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Forum topic by FHG1 posted 02-26-2021 04:02 PM 244 views 0 times favorited 5 replies Add to Favorites Watch
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FHG1

41 posts in 3019 days


02-26-2021 04:02 PM

Topic tags/keywords: pricing

Hi Folks,

Not too sure where to post this question, but I’m sitting here having a cup of coffee and thought this might be a start. I was recently asked to flatten a walnut slab. The only thing I had to do the job at the time was a router. So after material to build the jig/sled, purchasing the bit and extension I was ready to go.

The slab is about 6’ long and approximately 22” wide. It had a wicked bow and slight twist. After shimming and all the prep work I was ready to go.

I figure I put in about 16hrs. of work (flattening and sanding to 100grit. So here’s my question:

How much do I charge?

Any help on this topic is gratefully accepted.

Thanks.

t.

-- AnthonyG, Brockport New York


5 replies so far

View Rich's profile

Rich

6779 posts in 1645 days


#1 posted 02-26-2021 09:57 PM

You can’t include the time to build the jig—nor the cost of the tools—unless they agreed to that up front. So the real question is how long did you spend doing the actual flattening? Given the size, I can’t imagine you put in more than a couple of hours. Figure out what you want to charge for an hourly rate and go from there.

-- Half of what we read or hear about finishing is right. We just don’t know which half! — Bob Flexner

View firemanben's profile

firemanben

1 post in 48 days


#2 posted 02-27-2021 09:07 AM

Is it right to charge tool costs to a specific job, aren’t they part of the hourly rate to cover annual tool costs

View John Smith's profile

John Smith

2897 posts in 1218 days


#3 posted 02-27-2021 12:48 PM

I had a guy do a CNC job for me and he said he was going to charge me for the bits (it was in the contract) because the bits were of a non-common specific profile.
when I picked up the project, I asked for the bits and he refused.
with the hackles raised on both of us, I said: YOU CHARGED ME FOR THEM – so he deducted the price of the bits and I was on my way – never to return to his shop again.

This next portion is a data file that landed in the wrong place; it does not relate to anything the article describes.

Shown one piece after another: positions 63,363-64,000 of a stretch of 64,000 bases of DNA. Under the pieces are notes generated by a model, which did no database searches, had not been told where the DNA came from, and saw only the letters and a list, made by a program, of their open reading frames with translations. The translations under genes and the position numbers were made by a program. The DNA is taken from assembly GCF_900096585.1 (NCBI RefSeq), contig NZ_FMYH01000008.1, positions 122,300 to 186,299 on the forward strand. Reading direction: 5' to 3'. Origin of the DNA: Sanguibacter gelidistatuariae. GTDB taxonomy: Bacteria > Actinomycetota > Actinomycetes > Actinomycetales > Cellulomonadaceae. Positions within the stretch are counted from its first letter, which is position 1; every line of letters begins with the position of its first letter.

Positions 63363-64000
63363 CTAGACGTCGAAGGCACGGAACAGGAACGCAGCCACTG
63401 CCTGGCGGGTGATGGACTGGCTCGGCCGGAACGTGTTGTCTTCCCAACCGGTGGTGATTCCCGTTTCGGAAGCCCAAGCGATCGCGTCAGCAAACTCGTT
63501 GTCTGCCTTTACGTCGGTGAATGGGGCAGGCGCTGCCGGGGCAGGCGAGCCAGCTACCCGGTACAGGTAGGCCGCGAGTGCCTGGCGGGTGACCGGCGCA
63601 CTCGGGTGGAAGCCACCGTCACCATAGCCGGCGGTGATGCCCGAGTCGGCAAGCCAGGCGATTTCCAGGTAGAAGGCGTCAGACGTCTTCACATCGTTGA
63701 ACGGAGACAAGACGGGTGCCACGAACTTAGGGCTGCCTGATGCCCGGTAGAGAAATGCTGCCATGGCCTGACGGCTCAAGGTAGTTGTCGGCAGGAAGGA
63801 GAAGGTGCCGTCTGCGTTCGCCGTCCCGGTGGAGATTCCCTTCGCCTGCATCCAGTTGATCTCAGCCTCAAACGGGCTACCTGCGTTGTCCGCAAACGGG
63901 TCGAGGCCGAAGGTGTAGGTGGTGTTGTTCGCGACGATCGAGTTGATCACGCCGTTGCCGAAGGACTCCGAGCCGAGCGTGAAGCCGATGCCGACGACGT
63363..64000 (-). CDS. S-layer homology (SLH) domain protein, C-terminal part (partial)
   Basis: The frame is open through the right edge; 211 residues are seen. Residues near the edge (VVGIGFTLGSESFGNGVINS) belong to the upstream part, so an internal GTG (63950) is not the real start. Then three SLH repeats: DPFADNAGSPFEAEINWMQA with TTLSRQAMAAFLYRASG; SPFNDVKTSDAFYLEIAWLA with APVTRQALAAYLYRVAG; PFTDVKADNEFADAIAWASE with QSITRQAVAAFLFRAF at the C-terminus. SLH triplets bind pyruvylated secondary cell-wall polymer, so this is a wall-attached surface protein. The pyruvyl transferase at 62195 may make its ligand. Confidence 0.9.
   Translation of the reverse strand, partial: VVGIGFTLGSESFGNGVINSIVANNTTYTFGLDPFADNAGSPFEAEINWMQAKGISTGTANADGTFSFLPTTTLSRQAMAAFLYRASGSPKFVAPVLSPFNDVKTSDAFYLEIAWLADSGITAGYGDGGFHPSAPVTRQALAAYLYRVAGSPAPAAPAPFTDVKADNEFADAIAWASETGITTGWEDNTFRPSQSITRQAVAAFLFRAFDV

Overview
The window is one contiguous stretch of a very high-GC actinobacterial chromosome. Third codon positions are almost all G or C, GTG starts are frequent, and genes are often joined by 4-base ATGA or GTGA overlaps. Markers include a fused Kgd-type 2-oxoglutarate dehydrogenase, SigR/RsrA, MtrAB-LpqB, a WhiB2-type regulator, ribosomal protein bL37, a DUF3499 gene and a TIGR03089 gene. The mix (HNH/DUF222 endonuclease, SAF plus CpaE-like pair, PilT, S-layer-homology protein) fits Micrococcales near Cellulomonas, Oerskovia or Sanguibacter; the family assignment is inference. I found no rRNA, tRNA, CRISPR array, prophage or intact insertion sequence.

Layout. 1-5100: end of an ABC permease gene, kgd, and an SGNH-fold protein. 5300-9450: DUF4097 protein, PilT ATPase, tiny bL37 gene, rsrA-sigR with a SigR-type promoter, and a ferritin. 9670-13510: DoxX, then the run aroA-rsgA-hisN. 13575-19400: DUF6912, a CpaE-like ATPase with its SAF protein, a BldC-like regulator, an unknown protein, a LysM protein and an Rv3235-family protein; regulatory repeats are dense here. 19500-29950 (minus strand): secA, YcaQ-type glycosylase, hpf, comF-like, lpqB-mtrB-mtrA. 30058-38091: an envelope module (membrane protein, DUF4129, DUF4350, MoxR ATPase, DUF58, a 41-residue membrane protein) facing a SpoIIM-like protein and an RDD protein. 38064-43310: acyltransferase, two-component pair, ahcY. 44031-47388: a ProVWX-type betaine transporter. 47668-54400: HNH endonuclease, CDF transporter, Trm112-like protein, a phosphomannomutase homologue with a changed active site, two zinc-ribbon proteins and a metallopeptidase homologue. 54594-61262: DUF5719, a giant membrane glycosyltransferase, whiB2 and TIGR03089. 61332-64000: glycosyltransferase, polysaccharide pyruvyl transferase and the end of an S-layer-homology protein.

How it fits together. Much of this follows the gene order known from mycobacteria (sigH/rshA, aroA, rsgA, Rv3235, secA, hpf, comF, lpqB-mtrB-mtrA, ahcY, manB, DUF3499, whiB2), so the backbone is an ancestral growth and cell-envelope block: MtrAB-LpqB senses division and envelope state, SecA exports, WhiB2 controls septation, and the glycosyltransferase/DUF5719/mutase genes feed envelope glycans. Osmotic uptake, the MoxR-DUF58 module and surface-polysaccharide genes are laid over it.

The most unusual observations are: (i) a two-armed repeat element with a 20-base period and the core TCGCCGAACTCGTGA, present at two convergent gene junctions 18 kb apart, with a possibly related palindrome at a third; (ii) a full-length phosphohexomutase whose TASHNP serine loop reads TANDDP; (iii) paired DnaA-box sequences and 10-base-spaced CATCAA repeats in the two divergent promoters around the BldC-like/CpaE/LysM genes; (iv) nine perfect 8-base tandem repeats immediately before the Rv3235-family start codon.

so – be careful how you word the contract – best if in writing and signed by both parties. (before the job is started).

-- there is no educational alternative to having a front row seat in the School of Hard Knocks. --

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FHG1

41 posts in 3019 days


#4 posted 02-27-2021 01:18 PM

Thank guys,

Thank you for your advice.

Rich- I wasn’t planning on charging for the jig set-up, but thank you for clarifying. I truly appreciate knowing I was on the right track.

I’m only charging for my time and consumables.

Thanks guys.

t.

-- AnthonyG, Brockport New York

View controlfreak's profile

controlfreak

1986 posts in 657 days


#5 posted 02-27-2021 01:45 PM

You don’t need line item the charges for bits or other tools needed. I often have a line item for misc. hardware & materials or just fatten up the labor to cover the cost. A generic “tooling” to cover wear and tear on motors tools and new bits could easily hide the bit cost. You never know, you may break a bit or burnup a router. God forbid find an old nail in the tree. Unless you are upfront that there may be additional charges the customer will not likely accept them. I am not in the woodworking business but in mine I never line item anything in a estimate. If I did they will start shopping prices on the internet to shockingly discover that I mark them up to add profit and overhead. It also opens up your whole pricing structure when they show it to a competitor and say “can you beat this”. I list all I will do & provide, along with what is excluded in a single bottom line number. While at it you may want to specify the difference between flattened and sanded. ” final thickness is governed but how much material needs removal to achieve a flat surface”

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